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How do I cope with caregiver guilt?

Hi Lesley,

My wife is caring for her 78 year old mother who’s fairly physically disabled after suffering a stroke 12 years ago (slight weakness down right side) and spinal arthritis. Her mobility isn’t great. I try to do my share but recently I’ve been working away from home a lot.

The stroke also damaged her speech and although good most days, it deteriorates badly under stress and fatigue. The text messages we receive from her are often really garbled.

She’s 19 stone due to inability to exercise and poor diet – food is pretty much her only enjoyment – which doesn’t help her mobility.

My wife suffers terribly from the guilt of having to do a lot of things – doctor, dentist and hospital appointments, shopping, house, garden, car, etc – but not wanting to have to do it sometimes.

My mother-in-law is like a mum to me but she’s wearing my wife down.

I’ve tried to get my wife to get some help, especially for the guilty feelings, but she seems too depressed to do anything about it.

Any suggestions please?

Thanks, A

Lesley says:

Hello ‘A’ and thanks for getting in touch.

Sadly, so much of what you say does reflect the experience of many carers but individual circumstances also vary and carers all face their own unique challenges.

It does sound like your wife is having a really hard time and feeling very down. Whether or not looking after her mother is now her ‘full time job’ she may feel that over the years she’s lost her own life and identity – and also the person who was once a mother to her.

Guilt is THE most common emotion carers feel. Ironically, those that do the most are often the ones feeling they are not doing enough. But eldercare can be relentless and your wife would have to be a saint not to feel resentful and frustrated some or even most of the time. And it must be hard for you too, trying to support her.

Time for you

First and foremost – how much help, support and ‘time off’ does your wife get? Statistically, carers are likely to end up suffering from ill health themselves. Ultimately she may end up being unable to care for her mother if she doesn’t look after herself.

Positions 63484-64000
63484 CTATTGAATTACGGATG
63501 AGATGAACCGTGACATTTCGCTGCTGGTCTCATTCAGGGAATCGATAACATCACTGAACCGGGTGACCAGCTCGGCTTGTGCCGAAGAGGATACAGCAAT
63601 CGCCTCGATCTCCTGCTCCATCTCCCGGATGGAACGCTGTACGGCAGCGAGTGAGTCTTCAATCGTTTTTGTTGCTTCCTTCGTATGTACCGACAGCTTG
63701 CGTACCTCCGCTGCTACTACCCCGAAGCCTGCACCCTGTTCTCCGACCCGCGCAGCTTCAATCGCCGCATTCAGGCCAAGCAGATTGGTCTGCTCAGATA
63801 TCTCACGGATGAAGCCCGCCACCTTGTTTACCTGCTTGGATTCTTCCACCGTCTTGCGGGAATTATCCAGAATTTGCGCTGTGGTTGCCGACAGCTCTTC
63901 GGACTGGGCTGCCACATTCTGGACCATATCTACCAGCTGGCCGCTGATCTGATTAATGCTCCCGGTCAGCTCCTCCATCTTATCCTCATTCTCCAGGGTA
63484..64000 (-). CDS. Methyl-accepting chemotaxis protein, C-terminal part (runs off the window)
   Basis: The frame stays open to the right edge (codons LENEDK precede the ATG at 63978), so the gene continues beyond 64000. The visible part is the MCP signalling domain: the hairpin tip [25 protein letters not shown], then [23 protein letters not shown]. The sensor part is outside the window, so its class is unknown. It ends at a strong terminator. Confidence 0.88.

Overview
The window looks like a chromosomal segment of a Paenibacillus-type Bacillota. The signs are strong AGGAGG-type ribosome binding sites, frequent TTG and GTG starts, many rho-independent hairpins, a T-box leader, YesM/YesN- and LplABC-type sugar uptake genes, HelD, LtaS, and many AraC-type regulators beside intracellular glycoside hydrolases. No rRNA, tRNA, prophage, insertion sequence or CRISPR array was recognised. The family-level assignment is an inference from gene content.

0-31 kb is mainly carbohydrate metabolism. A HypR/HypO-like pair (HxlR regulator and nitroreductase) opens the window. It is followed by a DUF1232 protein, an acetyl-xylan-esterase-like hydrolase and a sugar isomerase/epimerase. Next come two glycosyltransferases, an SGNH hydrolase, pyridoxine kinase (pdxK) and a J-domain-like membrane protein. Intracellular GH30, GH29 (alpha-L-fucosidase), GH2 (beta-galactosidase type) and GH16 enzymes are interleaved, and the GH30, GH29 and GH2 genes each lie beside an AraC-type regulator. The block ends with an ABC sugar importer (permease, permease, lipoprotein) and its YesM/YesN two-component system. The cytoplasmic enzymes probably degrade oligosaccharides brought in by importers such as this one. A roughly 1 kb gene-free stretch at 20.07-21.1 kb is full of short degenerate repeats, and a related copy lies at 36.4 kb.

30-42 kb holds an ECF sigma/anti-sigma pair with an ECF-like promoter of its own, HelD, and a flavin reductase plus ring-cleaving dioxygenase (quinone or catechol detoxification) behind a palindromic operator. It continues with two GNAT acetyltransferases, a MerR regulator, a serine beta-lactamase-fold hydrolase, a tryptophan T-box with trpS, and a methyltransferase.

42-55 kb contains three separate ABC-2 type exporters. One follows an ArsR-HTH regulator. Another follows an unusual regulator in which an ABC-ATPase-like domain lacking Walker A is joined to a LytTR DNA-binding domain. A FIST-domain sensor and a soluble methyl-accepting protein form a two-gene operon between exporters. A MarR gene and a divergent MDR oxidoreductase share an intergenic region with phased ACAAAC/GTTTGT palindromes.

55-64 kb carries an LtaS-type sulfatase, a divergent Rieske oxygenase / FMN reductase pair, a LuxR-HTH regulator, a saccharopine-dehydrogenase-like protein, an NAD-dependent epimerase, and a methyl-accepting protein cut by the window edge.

If she hasn’t already done so, your wife should inform her GP that she is a carer so they’re aware of her situation and needs. Carers are entitled to a social services assessment for themselves, if wanted, to see if they need additional support. Your wife’s GP can also provide advice and information about her entitlements.

What about help from friends, family, neighbours, or paid carers if this is feasible? You yourself can also play an important role. It sounds like you have a good relationship with your mother-in-law. Can you take over for an hour, a day, a weekend?

Shared responsibilties

If you are away working, can you encourage your wife to enlist the help of others, to allow her to go and do something she enjoys on her own or with friends? Can you get someone to take on the caring role for an evening so you can take your wife out, recognise her for the great work she is doing – carers usually feel under-valued – and talk the situation through in a neutral setting. Or just have a night out together?

Women often feel like they should be looking after everyone else as well as taking care of everything in the home (men too when they are carers). Does your wife have to be responsible for the house, garden, car on top of everything else? Is there anyone else who can help with this?

You also said that her mother is ‘wearing her down’. Is this because of her need for care or is she perhaps making unreasonable demands or unwittingly venting her own frustrations on her daughter? If so, your wife needs to find ways to handle this. Of course, this is easier said than done and she may need some professional help to change how she reacts.

Talking about how you feel

I don’t know your full situation but there are nearly always some changes that can be made on both the practical and emotional levels. Does your wife know anyone else who is caring for an elderly parent? Sharing how she feels could help her to see that it’s OK not to be the perfect daughter/carer and that it’s only human to feel stressed out and resentful with so many unfulfilling and repetitive responsibilities.

The main thing I took from your message is that whilst the caring is hard work, it is made worse by the feelings of guilt and being worn down. Talking to someone outside of her situation could help your wife to accept that she’s doing the best she can.

So often I find that people do feel a great sense of relief once they start talking and have their feelings validated. Do you think you could persuade her to talk to me? If not, perhaps you could do so yourself? I do believe I can help you both find ways to improve the situation.

All best wishes from the team at When They Get Older and I’m sure everyone reading your question will understand and sympathise. Thank you for sharing the challenges you’re facing.

Dr Lesley Trenner is an Ageing Parent specialist with extensive qualifications and experience in life coaching. Lesley provides one-to-one help for people who are struggling to balance work and care, or cope with mid-life, family and career challenges. Sessions are available face-to-face (London) or on the phone. Email Lesley or call 07919 880 250 for a free introductory chat.

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